Wakefield’s testimony does a good job by itself in covering what happened at the Bloomington polls on March 30, 1855,. but he missed one more incident worth noting. Wakefield and the judges of the election, the witnesses considered so far, would naturally draw proslavery wrath. That doesn’t excuse what the proslavery men from Missouri did on election day, but one would reasonably expect them to get the worst of it and that their experience thus might not give a good indicator of how the Missourians treated others. Their testimony does include the Missourians obstructing access to the polls, and of course the actual taking of the polling place by force, but the judges spent their time inside the building or run off to safety elsewhere. Wakefield did much the same.
The Howard Committee had testimony from an ordinary voter of more serious mistreatment than harsh words and intimidation. J. N. Mace came to vote on March 30, arriving later on in the day as he lived seven miles from the polls. By the time he reached Bloomington, the Missourians had already crowded the polls.
There was a very large crowd around the window there, so that it was very difficult of access. I heard cries from the crowd that “no damned Yankee should vote there that day; that the first man who took the oath, they would rip his guts out.” Those were the words they used.
The threats of violence did not take long to find physical expression. Mace made it to the window after a good hour. He came in right behind a man who offered to swear an oath to his residency in Kansas. That voter left when told that the crowd would murder him if he did. Mace
then stepped forward to the window, when a man on my right took hold of my arm and said, “Unfold that vote and let me see it.” I told him I came here by the United States law to vote, and that law gave me the right to vote by ballot; and if I could not vote so, I would not vote at all.
The Missourians pressed: Would Mace swear an oath? If the judges asked, he would. He did, however, give way to an older Missourian to vote first.
After he had voted, I stepped forward, put my hand inside the window, and gave my name; when, at a word, from one of the two men who stood one on each side of the window, I was seized by the people in the crowd and dragged from the polls through the entire crowd. They made shouts of “Kill the damned nigger-thief,” “Cut his throat,” and many cries of that kind. I saw revolvers cocked and bowie-knives drawn, all around me, at that time.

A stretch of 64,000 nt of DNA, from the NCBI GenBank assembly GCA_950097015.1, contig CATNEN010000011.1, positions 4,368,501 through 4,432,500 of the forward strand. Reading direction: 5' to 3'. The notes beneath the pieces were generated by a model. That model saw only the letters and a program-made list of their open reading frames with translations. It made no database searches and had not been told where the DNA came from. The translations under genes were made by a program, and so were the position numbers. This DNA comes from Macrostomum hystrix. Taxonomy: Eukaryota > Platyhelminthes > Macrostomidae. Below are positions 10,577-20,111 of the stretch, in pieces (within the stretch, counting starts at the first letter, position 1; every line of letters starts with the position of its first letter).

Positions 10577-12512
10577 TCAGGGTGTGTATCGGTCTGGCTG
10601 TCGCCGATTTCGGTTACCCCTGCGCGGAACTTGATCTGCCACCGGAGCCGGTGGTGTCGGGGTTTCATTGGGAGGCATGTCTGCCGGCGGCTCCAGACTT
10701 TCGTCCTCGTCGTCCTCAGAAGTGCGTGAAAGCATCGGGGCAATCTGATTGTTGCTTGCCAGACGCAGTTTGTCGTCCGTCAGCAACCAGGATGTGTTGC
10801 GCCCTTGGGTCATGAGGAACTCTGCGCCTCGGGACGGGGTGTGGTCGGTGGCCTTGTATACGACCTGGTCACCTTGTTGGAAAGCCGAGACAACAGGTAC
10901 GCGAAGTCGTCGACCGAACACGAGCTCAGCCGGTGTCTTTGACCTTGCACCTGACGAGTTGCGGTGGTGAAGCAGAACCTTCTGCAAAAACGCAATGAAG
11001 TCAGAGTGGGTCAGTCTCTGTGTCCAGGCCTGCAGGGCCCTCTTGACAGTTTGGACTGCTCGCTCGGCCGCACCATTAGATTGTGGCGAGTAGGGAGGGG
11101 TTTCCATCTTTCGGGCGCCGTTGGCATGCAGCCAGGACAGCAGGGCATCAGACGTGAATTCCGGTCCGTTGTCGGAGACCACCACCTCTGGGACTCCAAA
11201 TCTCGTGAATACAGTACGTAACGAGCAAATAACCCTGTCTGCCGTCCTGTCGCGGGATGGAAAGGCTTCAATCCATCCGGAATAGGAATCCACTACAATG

But Mace had an idea. He would appeal to the crowd’s patriotism.
After I had been dragged out of the crowd I regained my feet. I had a small American flag under my arm. When I got to my feet, I unfurled it and held it over my head. I told them that we were here, and had no law to protect us, and I sought protection under the American flag, which was universally respected in foreign countries, and I supposed it would be here. The crowd did not seem to understand what it meant, and they let me alone. Some of them asked what it meant; and some one of their party said they had better not kill a man when he was under the American flag.
That only went so far. The Missourians came with their own flag, with just a single star. Some in the mob suggested that their banner took precedence over the false one of the United States. I don’t want to read too much into that, but thousands of Americans would make the same calculation a few years down the road. They might consider themselves proud Americans, but also proud white men of a slaveholding society. If the Union, with its federal flag flying over abolitionists, threatened slavery, many would choose slavery first.
Mace doubled down on the flag:
I then said, “Who calls this flag false are traitors.” One man who had a large cloak on, threw it off and came up to me, and, thrusting his fist in my face, asked me if I called him a traitor. I said, if he called that flag false, he was a traitor. Then another man stepped up to me, and told me to take that back, at the same time opening a clasp-knife, and put it so it touched the breast of my coat. Another man had a revolver, which he held close to my ear. Another man struck at me with a club, and a friend of mine turned it off with his arm, and it struck somebody else.
Before anything further could happen, the Missourians lost all interest in Mace. Their fellows had just burst into the cabin housing the polls and the election judges for the big standoff. Why sate one’s appetite for mayhem on the bit players when the protagonists become available?